UPDATE: BRONYA Schoner has this morning pleaded guilty in the Warwick District Court to causing a traffic crash at Stanthorpe in which a Tenterfield woman died.
Schoner has been on trial this week charged with dangerous operation of a motor vehicle causing death and grievous bodily harm.
She is due to be sentenced at 2pm. Update to follow.
EARLIER: WITNESSES have told a court the woman accused of causing a fatal crash at Stanthorpe was driving on the wrong side of the road moments before impact.
Five people, including the daughter of the Tenterfield woman killed in the crash, testified to that in the Warwick District Court yesterday.
Victorian woman Bronya Schoner is charged with dangerous operation of a motor vehicle causing death and grievous bodily harm.
She this week pleaded not guilty to the charge.
It is alleged Schoner drove for up to 18 hours before the crash, as she made her way from Victoria to the Gold Coast. Tenterfield woman Dianne Holley was a passenger in the Toyota Echo that collided with Schoner's car on the afternoon of February 1.
She suffered massive head injuries and died at the scene.
Mrs Holley's daughter Samantha, 20, was the front passenger and was airlifted to hospital with head injuries.
The court this week heard she spent 10 months in and out of a coma.
Katie Holley, now 26, yesterday told the court she was driving her mother and sister home after visiting the Stanthorpe Show and stopping for a takeaway lunch that day.
Through tears, Katie told the eight-woman, four-man jury how her mother had bought a toy for her unborn grandson at the show.
After eating McDonald's in the car park - to accommodate Katie's dog, Poppy, who also died in the crash - the women travelled to Red Rooster and then onto the New England Hwy on their journey home.
Katie said as she had just passed the Whiskey Gully Rd turn-off, when she was confronted by Schoner's green Toyota Camry driving straight at her.
She said Schoner's car was "completely" in her lane and she didn't have time to beep her horn or react.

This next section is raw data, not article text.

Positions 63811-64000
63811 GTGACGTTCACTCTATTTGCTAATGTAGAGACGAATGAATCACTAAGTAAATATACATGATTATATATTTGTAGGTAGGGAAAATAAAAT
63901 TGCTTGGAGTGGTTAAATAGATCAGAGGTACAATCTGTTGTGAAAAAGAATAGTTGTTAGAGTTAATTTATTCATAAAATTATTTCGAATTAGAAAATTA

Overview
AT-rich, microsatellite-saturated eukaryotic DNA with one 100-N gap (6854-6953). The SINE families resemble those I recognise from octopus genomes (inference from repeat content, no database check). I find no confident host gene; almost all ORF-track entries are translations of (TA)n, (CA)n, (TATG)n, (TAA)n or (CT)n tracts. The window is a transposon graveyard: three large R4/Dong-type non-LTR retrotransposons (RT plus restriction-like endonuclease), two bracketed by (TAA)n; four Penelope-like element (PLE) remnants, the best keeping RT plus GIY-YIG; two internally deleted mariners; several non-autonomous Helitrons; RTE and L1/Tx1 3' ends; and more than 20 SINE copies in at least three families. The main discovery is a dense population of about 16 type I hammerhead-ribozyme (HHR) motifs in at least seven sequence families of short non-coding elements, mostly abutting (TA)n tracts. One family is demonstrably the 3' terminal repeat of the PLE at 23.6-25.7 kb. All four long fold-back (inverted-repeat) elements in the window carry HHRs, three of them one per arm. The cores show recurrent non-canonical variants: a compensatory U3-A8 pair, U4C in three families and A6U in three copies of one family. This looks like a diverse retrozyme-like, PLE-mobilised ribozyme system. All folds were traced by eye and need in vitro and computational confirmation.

"I looked to the left and there was a bank and trees so I swerved right to get out of the way of the car," she said.
"The airbag deployed and hit me in the face and I didn't see what happened; next thing I knew we'd come to rest on a tree on the other side of the road."
Schoner's lawyer Robbie Davies suggested his client was in her own lane when the cars collided but Katie was adamant that wasn't the case.
"She was 100% in my lane and headed for me," she said.
Supporting Katie's version of events was Paul Turner, a retired orthopaedic surgeon who was heading to Stanthorpe with his wife, Jennifer.
"My wife and I were overtaken by (Schoner's) car and saw it go around the corner on the wrong side of the road and immediately after that we came upon an accident," he said.
Dr Turner said before he lost sight of the car, he had noted its position on the road.
"The whole of (Schoner's) car was centred in the incorrect lane. It was not on the lines - it looked like it was being deliberately driven there.
"It wasn't swerving or driving erratically; it was being driven normally, just in the wrong lane."
Mrs Davies also suggested Dr Turner was mistaken about his client's position on the road.
"I am certain I'm not," he said.
Mrs Turner gave a similar version and testified to seeing Schoner's car on the wrong side of the road as it disappeared from sight.
Japanese tourists Ryoji Izui and Kojiro Horiae also testified that Schoner was driving on the wrong side of the road before colliding with the Holleys.
Schoner's car collided with the Mitsubishi Magna being driven by Mr Izui, who gave his evidence through a translator.
The trial continues in the Warwick District Court today.
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